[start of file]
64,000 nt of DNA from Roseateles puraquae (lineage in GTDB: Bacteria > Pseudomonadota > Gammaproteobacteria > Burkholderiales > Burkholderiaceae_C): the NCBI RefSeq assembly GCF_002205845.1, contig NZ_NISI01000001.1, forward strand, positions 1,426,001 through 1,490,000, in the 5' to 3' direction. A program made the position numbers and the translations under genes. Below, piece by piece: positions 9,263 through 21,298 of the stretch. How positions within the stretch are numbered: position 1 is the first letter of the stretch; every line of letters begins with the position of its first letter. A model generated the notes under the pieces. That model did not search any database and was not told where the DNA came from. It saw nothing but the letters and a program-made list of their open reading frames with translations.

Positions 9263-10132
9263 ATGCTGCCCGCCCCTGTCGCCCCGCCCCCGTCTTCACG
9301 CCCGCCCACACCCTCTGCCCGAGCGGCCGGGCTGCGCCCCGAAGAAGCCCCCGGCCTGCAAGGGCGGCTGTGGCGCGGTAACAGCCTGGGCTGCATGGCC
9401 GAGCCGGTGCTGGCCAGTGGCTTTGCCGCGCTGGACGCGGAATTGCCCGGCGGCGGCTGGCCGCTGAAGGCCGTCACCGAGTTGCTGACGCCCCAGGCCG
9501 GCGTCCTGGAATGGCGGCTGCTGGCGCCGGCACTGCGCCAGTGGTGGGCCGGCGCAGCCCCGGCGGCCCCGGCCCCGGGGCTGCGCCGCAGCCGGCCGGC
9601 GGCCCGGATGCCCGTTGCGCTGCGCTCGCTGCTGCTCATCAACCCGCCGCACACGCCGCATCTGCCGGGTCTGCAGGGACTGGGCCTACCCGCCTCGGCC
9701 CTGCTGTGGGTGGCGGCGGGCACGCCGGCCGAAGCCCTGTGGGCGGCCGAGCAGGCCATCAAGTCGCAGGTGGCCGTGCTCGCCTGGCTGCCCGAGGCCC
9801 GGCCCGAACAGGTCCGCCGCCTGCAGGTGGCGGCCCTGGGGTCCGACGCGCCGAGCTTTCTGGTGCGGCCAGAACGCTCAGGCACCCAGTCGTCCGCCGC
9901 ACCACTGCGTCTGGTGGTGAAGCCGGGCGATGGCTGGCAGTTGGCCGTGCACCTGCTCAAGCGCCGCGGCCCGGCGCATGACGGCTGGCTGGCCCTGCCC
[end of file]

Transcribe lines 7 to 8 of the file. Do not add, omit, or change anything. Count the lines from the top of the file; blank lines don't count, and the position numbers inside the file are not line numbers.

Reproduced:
9601 GGCCCGGATGCCCGTTGCGCTGCGCTCGCTGCTGCTCATCAACCCGCCGCACACGCCGCATCTGCCGGGTCTGCAGGGACTGGGCCTACCCGCCTCGGCC
9701 CTGCTGTGGGTGGCGGCGGGCACGCCGGCCGAAGCCCTGTGGGCGGCCGAGCAGGCCATCAAGTCGCAGGTGGCCGTGCTCGCCTGGCTGCCCGAGGCCC